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AISB event Bulletin Item

CALL FOR PARTICIPATION: Whitehead Lecture - Bayesian Just-So Stories in Psychology and Neuroscience, Wed 13th March, Goldsmiths, London UK

The seventh and final Whitehead Lecture of spring term 2013 will be given by Colin Davis. Colin 
is Professor of Cognitive Science in the Department of Psychology at Royal Holloway, University 
of London.

An abstract for the lecture and short biography for the speaker are appended below.

The lecture will take place at 4pm on Wednesday 13th March in the Ben Pimlott Lecture Theatre, 
Goldsmiths, University of London .


Bayesian Just-So Stories in Psychology and Neuroscience


ABSTRACT: Bayesian theories are all the rage in psychology and neuroscience. These theories 
claim that minds and brains are (near) optimal in solving a wide range of tasks. A common 
premise of these theories is that theorising should largely be constrained by a rational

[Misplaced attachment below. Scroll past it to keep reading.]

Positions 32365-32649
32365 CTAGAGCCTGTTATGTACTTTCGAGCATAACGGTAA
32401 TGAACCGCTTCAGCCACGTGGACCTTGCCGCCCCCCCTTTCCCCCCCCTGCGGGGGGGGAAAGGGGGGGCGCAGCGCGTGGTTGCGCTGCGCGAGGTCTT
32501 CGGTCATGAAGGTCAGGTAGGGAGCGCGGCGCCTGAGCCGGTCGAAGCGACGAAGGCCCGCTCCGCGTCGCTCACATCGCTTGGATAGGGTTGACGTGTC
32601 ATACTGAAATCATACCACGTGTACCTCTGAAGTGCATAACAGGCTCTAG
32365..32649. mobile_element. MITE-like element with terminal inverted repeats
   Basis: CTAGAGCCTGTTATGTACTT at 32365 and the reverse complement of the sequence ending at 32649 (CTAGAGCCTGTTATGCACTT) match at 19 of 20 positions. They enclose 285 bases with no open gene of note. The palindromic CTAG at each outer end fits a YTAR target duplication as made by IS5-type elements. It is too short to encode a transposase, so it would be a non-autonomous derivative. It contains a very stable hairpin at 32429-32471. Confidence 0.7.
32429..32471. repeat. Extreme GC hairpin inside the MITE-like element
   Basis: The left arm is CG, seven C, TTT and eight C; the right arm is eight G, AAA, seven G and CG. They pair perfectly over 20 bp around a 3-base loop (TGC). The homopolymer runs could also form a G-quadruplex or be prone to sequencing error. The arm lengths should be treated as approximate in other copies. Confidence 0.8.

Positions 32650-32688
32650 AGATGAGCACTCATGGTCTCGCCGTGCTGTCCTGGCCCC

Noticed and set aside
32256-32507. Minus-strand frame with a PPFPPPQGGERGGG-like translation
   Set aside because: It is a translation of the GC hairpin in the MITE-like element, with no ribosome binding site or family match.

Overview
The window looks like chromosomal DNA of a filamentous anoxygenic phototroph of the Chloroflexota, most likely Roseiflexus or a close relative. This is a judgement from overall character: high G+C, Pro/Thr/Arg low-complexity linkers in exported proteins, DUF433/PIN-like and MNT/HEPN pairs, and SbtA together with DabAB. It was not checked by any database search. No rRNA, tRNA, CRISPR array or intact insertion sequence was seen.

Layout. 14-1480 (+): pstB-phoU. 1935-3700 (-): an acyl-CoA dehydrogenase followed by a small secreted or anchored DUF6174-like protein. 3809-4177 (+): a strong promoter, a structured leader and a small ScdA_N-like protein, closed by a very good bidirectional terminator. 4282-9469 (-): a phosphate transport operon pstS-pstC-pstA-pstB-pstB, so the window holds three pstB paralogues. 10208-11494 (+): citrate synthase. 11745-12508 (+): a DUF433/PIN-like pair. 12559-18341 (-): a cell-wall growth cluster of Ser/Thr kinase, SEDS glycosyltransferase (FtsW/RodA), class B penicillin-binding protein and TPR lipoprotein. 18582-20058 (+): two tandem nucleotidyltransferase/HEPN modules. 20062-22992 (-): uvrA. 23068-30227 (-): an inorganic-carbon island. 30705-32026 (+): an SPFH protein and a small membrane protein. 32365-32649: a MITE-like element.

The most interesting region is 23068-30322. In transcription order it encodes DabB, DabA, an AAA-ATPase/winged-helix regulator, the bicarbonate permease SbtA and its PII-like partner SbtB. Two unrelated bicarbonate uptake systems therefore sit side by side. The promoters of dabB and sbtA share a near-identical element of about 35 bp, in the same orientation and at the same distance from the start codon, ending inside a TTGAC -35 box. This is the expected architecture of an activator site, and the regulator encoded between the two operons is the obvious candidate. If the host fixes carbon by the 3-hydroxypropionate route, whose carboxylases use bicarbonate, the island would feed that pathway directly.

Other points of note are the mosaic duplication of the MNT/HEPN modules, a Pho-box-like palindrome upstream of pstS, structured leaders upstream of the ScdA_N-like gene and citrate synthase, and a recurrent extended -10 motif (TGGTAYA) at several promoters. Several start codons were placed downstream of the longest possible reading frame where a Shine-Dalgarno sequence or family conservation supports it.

analysis of what the mind ought to do in order to perform optimally. I will argue that this 
approach ignores many of the important constraints that come from biological, evolutionary, 
and processing (algorithmic) considerations, and that it has contributed to the development of 
many Bayesian just-so stories in psychology and neuroscience; that is, mathematical analyses 
of cognition that can be used to explain almost any behavior as optimal. I will argue that the 
empirical evidence for Bayesian theories in psychology is weak at best, and that the empirical
evidence for Bayesian theories in neuroscience is weaker still. 
BRIEF BIO: Colin Davis obtained a PhD in cognitive psychology from the University of New South 
Wales in Sydney. After a few years working as a post-doctoral research fellow at the Macquarie 
Centre for Cognitive Science he moved to Bristol as a post-doctoral researcher. He was appointed
as a Senior Lecturer at Royal Holloway, University of London in 2006, becoming a Professor of 
Cognitive Science in 2010. In summer 2013 he will take up a Chair in Cognitive Psychology at the 
University of Bristol. Most of his research is focussed on language processing, and particularly 
the recognition of printed words. This lecture is based on an article he published with Jeffrey 
Bowers in Psychological Bulletin in 2012.